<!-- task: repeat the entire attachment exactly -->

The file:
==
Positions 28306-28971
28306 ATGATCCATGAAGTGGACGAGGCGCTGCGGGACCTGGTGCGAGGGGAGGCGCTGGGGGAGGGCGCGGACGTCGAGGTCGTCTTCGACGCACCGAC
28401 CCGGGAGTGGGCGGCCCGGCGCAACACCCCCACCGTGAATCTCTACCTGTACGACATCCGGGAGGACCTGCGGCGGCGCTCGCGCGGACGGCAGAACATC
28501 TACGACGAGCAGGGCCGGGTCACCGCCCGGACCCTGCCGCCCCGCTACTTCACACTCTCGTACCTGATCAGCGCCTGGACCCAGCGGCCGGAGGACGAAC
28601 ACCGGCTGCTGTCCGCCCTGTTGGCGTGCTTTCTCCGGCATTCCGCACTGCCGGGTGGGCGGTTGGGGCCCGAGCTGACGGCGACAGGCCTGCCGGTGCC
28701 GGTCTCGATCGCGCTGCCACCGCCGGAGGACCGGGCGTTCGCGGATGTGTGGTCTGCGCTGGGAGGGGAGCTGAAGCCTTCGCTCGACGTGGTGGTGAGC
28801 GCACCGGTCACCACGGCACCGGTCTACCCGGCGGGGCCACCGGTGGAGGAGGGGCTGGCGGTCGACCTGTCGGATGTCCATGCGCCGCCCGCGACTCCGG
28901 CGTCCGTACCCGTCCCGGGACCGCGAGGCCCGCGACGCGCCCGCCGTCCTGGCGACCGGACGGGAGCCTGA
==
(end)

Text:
Positions 28306-28971
28306 ATGATCCATGAAGTGGACGAGGCGCTGCGGGACCTGGTGCGAGGGGAGGCGCTGGGGGAGGGCGCGGACGTCGAGGTCGTCTTCGACGCACCGAC
28401 CCGGGAGTGGGCGGCCCGGCGCAACACCCCCACCGTGAATCTCTACCTGTACGACATCCGGGAGGACCTGCGGCGGCGCTCGCGCGGACGGCAGAACATC
28501 TACGACGAGCAGGGCCGGGTCACCGCCCGGACCCTGCCGCCCCGCTACTTCACACTCTCGTACCTGATCAGCGCCTGGACCCAGCGGCCGGAGGACGAAC
28601 ACCGGCTGCTGTCCGCCCTGTTGGCGTGCTTTCTCCGGCATTCCGCACTGCCGGGTGGGCGGTTGGGGCCCGAGCTGACGGCGACAGGCCTGCCGGTGCC
28701 GGTCTCGATCGCGCTGCCACCGCCGGAGGACCGGGCGTTCGCGGATGTGTGGTCTGCGCTGGGAGGGGAGCTGAAGCCTTCGCTCGACGTGGTGGTGAGC
28801 GCACCGGTCACCACGGCACCGGTCTACCCGGCGGGGCCACCGGTGGAGGAGGGGCTGGCGGTCGACCTGTCGGATGTCCATGCGCCGCCCGCGACTCCGG
28901 CGTCCGTACCCGTCCCGGGACCGCGAGGCCCGCGACGCGCCCGCCGTCCTGGCGACCGGACGGGAGCCTGA